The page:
detectiveIt was a dark and stormy night. My face was bathed in the blue glow from the laptop’s screen.  I sat staring at an email. “We won’t have anyone to take on the project manager role for the upcoming major technology project at our organization.  Do you think that could be a problem?”

I sat back, cracked my knuckles, and began to craft a reply.

“The challenge of working with nonprofits and technology is the faith that somehow “the technology will save us.”   I think the hope is that by hiring a consultant or firm to run and manage a project (donor database, file storage system, etc), the nonprofit won’t take up valuable staff time, the consultant will work their technical voodoo, and come back with a system that is perfectly configured, easy to use, and ready to be used by all staff with a bit of training.  This, in my opinion, is false hope.

One of the keys to a successful nonprofit technology project is staff ownership of the project.  This doesn’t necessarily require that a staff person spend 100% of their time on the project (after all, that’s one of the reasons you’re hiring a firm, presumably), but it does require that there is someone on staff who fully owns the results of the project, is the main point of contact with the consultant, and is capable of making decisions regarding the project, or communicating with internal staff to get decisions made, and then clearly communicating those decisions.  Ultimately, staff time is always required for any successful nonprofit technology project, and ownership is a big part of that.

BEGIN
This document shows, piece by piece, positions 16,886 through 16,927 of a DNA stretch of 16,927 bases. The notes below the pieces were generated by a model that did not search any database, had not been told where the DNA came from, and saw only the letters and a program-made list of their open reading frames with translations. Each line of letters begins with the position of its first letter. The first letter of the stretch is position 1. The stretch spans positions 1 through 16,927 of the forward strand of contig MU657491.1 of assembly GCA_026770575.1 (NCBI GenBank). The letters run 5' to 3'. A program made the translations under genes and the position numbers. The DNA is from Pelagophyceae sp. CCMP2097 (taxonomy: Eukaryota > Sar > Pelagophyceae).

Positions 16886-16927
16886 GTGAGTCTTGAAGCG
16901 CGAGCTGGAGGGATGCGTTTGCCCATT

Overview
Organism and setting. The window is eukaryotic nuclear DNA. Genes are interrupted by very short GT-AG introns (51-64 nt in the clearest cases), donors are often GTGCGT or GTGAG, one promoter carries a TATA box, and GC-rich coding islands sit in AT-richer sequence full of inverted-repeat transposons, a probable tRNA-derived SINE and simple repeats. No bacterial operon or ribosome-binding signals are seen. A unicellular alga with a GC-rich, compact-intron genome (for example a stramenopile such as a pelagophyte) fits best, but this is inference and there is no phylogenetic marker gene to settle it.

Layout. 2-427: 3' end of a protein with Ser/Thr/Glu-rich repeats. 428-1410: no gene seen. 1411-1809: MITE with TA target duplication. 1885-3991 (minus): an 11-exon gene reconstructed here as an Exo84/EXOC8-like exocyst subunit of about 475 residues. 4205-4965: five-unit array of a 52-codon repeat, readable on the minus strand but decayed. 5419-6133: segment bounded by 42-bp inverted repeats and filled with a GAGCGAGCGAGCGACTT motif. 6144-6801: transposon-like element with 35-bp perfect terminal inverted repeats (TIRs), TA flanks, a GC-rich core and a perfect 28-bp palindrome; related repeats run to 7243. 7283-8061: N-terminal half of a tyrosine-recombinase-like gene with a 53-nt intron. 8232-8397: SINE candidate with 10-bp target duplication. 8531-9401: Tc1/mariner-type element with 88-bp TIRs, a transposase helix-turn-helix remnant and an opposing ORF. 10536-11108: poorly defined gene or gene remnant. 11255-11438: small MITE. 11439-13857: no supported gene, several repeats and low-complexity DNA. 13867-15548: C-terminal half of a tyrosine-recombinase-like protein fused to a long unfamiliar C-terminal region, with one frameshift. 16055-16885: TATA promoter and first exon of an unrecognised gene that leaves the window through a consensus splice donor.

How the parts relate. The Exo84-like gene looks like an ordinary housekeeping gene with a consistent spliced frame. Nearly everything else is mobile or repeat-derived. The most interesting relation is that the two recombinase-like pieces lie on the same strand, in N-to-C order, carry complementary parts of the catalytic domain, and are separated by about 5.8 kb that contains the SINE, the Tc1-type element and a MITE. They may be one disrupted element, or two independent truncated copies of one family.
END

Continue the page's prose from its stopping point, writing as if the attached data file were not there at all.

In a nutshell, I’d say that yes, it is problematic that no one within the organization is able to take on that role.”

Exhausted, I hit send, and closed the laptop’s lid, hoping that I’d prevented the disappearance of yet another nonprofit technology project manager…

(Apologies to Elmore Leonard, and fans of real hard-boiled detective stories.)